It is only unfortunate that since 1999 general election, successive elections in Nigeria have increasingly isolated the Nigerian people. From the governance temperament of our ruling political class, it is clear, even to the blind, that our politicians have sworn to practice democracy without the people. In the countdown to the FCT council election, one expected a lot of issues that are dear to the heart of Abuja residents to shape the political discourse. These issues were also supposed to have been deployed as connecting nodes to engage public interest for the election. That never happened. It is common knowledge that there is dearth of health and other life supporting facilities in Abuja’s satellite communities. The recent outbreak of wild polio virus in two communities near the city centre is only an eye opener to the severe health challenges in the FCT. A recent FCT Millennium Development Goal Report shows that more than 80% of rural communities in the FCT still drink from open and unsafe water sources. In Wuye city centre and most communities in the hinterlands, school children still study under trees. Communities such as Kwakwa in Abaji are lucky to have a benevolent traditional ruler offer his palace as classrooms. In Abuja, we cohabit with gory tales of governance failure, yet, our collective misery hardly found expression in the electoral verdict that was delivered at the last FCT council polls.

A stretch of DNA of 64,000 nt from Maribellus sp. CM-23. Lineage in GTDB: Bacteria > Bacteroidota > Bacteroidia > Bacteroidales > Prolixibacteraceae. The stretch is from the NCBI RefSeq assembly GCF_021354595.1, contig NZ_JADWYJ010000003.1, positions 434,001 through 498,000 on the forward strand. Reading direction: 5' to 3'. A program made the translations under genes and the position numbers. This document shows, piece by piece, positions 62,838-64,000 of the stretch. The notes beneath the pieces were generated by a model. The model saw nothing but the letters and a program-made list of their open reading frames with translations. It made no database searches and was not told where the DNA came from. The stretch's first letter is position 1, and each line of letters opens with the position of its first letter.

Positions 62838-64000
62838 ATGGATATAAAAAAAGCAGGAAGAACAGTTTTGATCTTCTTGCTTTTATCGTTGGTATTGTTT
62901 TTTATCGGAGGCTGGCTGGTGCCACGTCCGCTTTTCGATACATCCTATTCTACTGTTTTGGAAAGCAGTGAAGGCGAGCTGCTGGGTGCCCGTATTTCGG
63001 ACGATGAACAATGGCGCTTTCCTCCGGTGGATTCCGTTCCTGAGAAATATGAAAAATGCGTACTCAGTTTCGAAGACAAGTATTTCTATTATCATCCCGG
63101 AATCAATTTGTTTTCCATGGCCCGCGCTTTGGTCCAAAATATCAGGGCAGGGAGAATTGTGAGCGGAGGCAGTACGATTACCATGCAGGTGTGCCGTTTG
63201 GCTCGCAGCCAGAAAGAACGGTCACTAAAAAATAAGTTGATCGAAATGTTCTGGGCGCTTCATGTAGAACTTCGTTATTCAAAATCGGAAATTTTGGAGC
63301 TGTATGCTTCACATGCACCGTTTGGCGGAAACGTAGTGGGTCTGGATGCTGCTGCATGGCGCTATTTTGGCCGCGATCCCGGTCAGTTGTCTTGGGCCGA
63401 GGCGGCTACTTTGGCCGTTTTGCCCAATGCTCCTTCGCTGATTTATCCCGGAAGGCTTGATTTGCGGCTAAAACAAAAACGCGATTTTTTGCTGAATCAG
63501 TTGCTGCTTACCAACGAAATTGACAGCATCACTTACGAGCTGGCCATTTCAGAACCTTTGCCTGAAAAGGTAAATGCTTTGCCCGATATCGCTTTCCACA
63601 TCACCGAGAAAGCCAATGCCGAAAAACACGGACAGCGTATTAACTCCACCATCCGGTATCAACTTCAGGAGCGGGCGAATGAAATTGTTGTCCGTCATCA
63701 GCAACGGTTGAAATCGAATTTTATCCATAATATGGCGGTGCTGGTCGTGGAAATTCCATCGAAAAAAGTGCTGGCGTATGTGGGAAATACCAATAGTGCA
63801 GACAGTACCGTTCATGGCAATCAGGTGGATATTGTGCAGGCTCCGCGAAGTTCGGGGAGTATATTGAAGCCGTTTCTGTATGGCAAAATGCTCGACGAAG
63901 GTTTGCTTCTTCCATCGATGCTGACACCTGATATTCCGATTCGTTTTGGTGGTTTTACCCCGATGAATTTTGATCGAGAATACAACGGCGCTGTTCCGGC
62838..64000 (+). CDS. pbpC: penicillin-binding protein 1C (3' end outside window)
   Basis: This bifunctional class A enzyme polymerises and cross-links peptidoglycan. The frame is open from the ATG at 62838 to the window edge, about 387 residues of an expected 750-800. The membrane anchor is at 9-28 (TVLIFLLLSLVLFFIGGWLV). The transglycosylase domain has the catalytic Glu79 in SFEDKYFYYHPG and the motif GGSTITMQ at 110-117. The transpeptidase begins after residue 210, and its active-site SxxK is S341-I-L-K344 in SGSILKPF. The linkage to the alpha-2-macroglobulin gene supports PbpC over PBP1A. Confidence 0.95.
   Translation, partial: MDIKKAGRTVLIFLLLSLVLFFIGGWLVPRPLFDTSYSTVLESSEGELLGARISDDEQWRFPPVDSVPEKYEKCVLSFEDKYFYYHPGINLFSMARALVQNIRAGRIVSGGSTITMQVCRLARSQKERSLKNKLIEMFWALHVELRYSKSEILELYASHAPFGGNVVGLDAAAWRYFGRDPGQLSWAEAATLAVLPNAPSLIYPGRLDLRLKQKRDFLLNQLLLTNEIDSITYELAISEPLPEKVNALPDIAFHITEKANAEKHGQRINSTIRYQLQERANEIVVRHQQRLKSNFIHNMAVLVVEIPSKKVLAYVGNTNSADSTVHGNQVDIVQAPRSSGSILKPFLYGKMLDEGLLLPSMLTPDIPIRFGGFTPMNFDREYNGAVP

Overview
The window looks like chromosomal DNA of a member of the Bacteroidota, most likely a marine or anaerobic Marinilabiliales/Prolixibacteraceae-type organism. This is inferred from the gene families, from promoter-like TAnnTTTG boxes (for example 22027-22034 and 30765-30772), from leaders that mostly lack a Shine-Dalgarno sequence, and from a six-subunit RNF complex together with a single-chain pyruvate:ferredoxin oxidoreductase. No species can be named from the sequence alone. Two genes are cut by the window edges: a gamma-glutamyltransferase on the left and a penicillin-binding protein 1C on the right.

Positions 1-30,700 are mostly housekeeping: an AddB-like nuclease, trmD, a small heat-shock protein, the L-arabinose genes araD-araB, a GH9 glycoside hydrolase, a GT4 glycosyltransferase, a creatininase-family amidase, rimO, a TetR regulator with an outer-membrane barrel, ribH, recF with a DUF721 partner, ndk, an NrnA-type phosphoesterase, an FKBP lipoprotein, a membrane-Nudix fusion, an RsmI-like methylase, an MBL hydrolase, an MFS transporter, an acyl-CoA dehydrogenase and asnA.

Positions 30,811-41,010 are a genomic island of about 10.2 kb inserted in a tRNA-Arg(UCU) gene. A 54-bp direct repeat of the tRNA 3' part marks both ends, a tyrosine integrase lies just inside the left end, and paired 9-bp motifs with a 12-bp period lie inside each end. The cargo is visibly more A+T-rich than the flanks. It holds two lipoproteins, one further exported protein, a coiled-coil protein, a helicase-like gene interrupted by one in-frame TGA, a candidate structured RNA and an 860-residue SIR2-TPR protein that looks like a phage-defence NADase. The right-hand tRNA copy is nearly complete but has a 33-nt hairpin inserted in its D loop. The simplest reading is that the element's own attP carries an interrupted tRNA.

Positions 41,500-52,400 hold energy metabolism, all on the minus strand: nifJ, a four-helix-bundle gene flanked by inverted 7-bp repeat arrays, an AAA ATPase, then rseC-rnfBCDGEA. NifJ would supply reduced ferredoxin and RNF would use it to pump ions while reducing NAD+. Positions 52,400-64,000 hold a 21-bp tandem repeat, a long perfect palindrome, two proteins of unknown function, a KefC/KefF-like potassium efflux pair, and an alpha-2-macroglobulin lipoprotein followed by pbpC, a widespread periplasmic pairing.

Moving forward from ‘the today’ of FCT council elections to ‘our tomorrow’ of 2015 general elections, two things are clear; Nigerians are tired of the humiliation they are daily going through in the hands of the political ruling elites and they are not going to keep docile forever. The sensibilities of millions of Nigerians are not only being dulled by the pervasive poverty and unemployment in the land, they are also being blurred by the endemic corruption in our corridors of power. Corruption, impunity and bloodshed have combined to terrorize the lives of regular Nigerians. Party politics within Nigeria’s democratic space have been reduced to “come and chop”, irresponsible presidential pardon, endless merger talks and preposterous controversies over names cum acronyms. Nobody talks about the Nigerian people! Nobody talks to the Nigerian people!! As our bleeders continue to ride us rough, INEC with its trademark logistics tardiness is yet to wake up to its onerous responsibility as the most crucial midwife in Nigeria’s leadership labour room. INEC cannot do much as its hands are tied. Mr. President and his party members still decide who calls the shots in INEC. Are you still surprised why Nigerians do not trust the electoral system? Are you still miffed that Nigerians have voted with their absence in recent elections? With the current insistence of President Jonathan on full deregulation of the oil sector, I have a feeling that something will give way and soon! It might be today, it might be tomorrow, it might be 2015! Boko Haram terrorists are already having their day. Niger delta militants have had their fill. Kidnappers and ritualists are catching their fun. Our corrupt political class is bent on its old ways. The Nigerian people are boiling to have their country back! I fear for the day of their pound of flesh!
Comrade Asuzu Echezona
Deputy General Secretary
Alliance for Credible Elections (ACE-NIGERIA)